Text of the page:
Industry Trends within Drop Ship Programs
By Joshua Mayer, Managing Partner, Summit Advisory Team
As Omnichannel capabilities evolve with offerings such as supplier direct fulfillment (or drop ship), the line between Retailer and Supplier has become blurred from the Customer’s perspective. Creating a consistent experience throughout the Direct to Customer order life cycle is more important than ever, and requires significant collaboration between Retailer and Supplier.
In this article, we will explore some of the industry trends and best practices/benchmarks within key drop ship program topics:
● Program Policies
● Product Setup & Inventory
● Customer Orders & Shipments
● Customer Returns
● Reporting & Visibility
● Program Goals & Terms
○ Retailers are striving for drop ship comprising 15% - 30% of online revenue, 30% - 40% of the online assortment.
○ Consistency is key; Suppliers should focus on matching Retailer customer experience metrics and service level agreements. Speed is important, but consistency across Retailer and Supplier is even more important.
○ Reduce complexity by simplifying program topics of contention (e.g., rate of customer returns) into the program fees. Track each metric independently and discuss it during the Retailer/Supplier quarterly program review.
● Supplier Onboarding Duration
○ Maximum of 4-6 weeks for the Supplier to be onboarded and shipping on behalf of the Retailer.
○ The Retailer should be targeting a minimum of 60-100 styles (200–500+ SKUs) per drop ship Supplier (varies by category).
● Sales & Operational Planning
○ Ongoing assortment planning meetings between Retailer and Supplier; best practice is to build drop ship assortment planning into existing merchandise planning processes.
○ Retailers should provide Suppliers with daily operating forecasts, especially prior to key marketing promotions.
Product Setup & Inventory
● Product Content
○ Retailers are using the Supplier provided content for their website, other demand channels (e.g., mobile handhelds in-store), and social media (e.g., Instagram posts).
○ Product videos are becoming a more popular request by Retailers; Suppliers should have the ability to produce product videos or have a plan in place to begin capturing product videos.
● Inventory Events
○ Typical inventory sync processes between Retailers and Suppliers are based on frequency. Industry leaders are shifting from frequency to event-based inventory updates.
○ Suppliers should be able to provide an inventory status (e.g., “discontinued”) to the Retailer in addition to quantity available.
● Inventory Visibility
○ Consumer Inventory vs. Physical Inventory; Retailers and Suppliers should have mechanisms to configure safety-stock levels and create a view of “Consumer Inventory” based on sales and operational plans.
○ Consumer Inventory views can (and should) change throughout the season.
Customer Orders & Shipments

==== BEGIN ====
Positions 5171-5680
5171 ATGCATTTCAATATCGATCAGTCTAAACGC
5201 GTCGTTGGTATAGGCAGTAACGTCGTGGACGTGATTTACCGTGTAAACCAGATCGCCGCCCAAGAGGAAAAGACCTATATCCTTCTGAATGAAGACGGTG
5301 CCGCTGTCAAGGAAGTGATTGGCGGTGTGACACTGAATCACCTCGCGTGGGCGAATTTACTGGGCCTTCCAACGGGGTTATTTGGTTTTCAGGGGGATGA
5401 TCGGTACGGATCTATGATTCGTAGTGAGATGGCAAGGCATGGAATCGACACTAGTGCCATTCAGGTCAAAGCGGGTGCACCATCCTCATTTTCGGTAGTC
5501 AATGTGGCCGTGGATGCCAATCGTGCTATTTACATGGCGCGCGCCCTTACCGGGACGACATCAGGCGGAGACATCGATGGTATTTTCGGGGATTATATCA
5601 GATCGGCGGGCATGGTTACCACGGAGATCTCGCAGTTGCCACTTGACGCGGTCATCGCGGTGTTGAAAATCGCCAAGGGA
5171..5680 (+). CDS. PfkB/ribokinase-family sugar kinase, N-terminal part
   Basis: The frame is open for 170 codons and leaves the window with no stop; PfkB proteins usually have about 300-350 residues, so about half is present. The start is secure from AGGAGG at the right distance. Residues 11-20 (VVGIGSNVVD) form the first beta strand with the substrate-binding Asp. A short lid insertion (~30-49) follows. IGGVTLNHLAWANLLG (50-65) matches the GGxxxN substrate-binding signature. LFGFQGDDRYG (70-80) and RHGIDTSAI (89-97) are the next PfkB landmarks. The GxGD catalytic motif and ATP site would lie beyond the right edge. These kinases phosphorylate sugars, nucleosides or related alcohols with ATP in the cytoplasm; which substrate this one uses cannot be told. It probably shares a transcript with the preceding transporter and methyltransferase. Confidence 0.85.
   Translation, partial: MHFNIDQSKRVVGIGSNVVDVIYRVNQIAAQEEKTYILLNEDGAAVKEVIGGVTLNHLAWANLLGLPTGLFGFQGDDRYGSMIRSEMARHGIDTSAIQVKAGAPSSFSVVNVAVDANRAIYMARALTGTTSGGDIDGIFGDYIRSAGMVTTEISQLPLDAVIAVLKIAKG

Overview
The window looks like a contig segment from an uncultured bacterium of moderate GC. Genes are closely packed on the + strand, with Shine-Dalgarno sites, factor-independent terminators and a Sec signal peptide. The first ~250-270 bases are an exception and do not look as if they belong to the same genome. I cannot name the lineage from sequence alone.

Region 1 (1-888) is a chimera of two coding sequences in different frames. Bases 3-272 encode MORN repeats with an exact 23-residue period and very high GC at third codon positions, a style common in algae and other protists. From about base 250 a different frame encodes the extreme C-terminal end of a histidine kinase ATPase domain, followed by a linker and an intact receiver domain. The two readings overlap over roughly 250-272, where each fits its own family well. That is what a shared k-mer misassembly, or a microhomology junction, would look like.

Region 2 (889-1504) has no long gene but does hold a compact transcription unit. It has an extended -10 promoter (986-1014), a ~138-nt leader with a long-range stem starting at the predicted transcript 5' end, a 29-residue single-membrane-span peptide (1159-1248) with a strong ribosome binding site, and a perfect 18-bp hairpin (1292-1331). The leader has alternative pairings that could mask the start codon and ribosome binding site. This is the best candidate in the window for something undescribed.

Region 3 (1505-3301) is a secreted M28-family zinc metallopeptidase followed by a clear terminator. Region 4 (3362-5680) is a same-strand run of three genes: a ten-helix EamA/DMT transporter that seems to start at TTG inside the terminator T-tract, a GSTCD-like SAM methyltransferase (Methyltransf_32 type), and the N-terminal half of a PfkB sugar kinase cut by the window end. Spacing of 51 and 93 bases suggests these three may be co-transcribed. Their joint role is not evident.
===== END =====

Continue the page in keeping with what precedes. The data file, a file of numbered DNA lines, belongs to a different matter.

● Order Sourcing Logic
○ Retailer order management and sourcing logic becoming more robust and minimally needs to account for order completeness.
○ Specific order sourcing rules (e.g. resourcing vs initial attempt) for drop ship products since inventory displacement caused by customer returns becomes more impactful as the program scales.
● Operational Performance
○ Industry-leading Suppliers are consistently maintaining a 99%+ unit fill rate throughout the year; Retailers expect 99%+ unit fill rate from Suppliers;
○ Defined SLAs for all facets of the customer order life cycle; order-to-acknowledgment, acknowledgment-to-ship, ship-to-delivery, etc.
○ Supplier ability to cancel customer orders; typically enabled via the portal, EDI, or API.
● Shipping Expenses
○ Retailers should provide prepaid accounts to Suppliers for shipment tracking visibility and to avoid unnecessary (1-3%) parcel expenses associated with third-party billing accounts.
○ Industry-leading Retailers providing access to either a rating engine endpoint or loading rates into order broker platform for real-time service selection at the time of Supplier packing.
● Shipper Clarity
○ Cluttered packing slips cause confusion to the end customer; ensure that the “order number” is the Retailer order number (for Customer Care/Operational search purposes) and that there is no product pricing on the packing slip.
○ Drop ship products should be eligible for all Retailer returns processes; in-store, call center, online, etc.
○ Process for carrier returns must be defined for the Supplier, visibility into carrier returns rate provided to the Retailer.
Reporting & Visibility
● Program Level KPIs
○ Retailer/Supplier: Program Profitability (compare drop ship program profitability to other channels)
○ Retailer/Supplier: Sales & Operational Plan vs. Actual
○ Retailer/Supplier: Customer Order Life Cycle
○ Supplier: Inventory Sell-thru (helps define safety-stock thresholds)
● Operational Reconciliation
○ Retailer: Dashboarding for Supplier performance (based on program level KPIs)
○ Retailer/Supplier: Balancing reports for customer order statuses, supplier invoices, etc.